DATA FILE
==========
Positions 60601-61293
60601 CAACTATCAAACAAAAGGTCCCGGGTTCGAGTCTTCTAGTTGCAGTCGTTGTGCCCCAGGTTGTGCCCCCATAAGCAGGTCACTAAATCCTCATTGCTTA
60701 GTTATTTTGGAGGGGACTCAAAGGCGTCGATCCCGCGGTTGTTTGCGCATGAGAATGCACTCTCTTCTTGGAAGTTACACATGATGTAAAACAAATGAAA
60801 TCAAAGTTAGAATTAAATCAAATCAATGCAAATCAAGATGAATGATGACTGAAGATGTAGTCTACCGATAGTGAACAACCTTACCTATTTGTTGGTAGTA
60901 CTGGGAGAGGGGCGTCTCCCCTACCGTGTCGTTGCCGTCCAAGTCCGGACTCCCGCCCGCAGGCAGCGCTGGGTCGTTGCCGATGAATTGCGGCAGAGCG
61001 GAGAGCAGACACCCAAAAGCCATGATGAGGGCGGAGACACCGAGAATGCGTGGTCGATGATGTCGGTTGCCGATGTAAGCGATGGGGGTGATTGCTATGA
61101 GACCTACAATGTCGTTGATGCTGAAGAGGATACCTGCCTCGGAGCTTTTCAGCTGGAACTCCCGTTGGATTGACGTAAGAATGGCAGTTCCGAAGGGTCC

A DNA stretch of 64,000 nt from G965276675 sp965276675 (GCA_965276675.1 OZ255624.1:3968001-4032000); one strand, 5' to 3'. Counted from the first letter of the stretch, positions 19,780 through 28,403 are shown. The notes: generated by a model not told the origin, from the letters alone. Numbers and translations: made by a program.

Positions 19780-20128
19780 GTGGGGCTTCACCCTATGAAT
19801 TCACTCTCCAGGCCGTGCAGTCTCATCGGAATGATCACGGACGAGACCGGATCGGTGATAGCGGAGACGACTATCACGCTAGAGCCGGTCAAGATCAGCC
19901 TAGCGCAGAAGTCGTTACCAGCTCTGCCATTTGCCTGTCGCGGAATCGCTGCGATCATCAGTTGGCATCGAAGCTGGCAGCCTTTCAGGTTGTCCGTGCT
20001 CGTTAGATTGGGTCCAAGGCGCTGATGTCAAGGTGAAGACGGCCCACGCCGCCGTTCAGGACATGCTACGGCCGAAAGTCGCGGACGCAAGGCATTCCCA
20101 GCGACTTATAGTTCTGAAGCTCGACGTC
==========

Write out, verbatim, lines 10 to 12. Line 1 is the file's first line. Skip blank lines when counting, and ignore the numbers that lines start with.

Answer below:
19780 GTGGGGCTTCACCCTATGAAT
19801 TCACTCTCCAGGCCGTGCAGTCTCATCGGAATGATCACGGACGAGACCGGATCGGTGATAGCGGAGACGACTATCACGCTAGAGCCGGTCAAGATCAGCC
19901 TAGCGCAGAAGTCGTTACCAGCTCTGCCATTTGCCTGTCGCGGAATCGCTGCGATCATCAGTTGGCATCGAAGCTGGCAGCCTTTCAGGTTGTCCGTGCT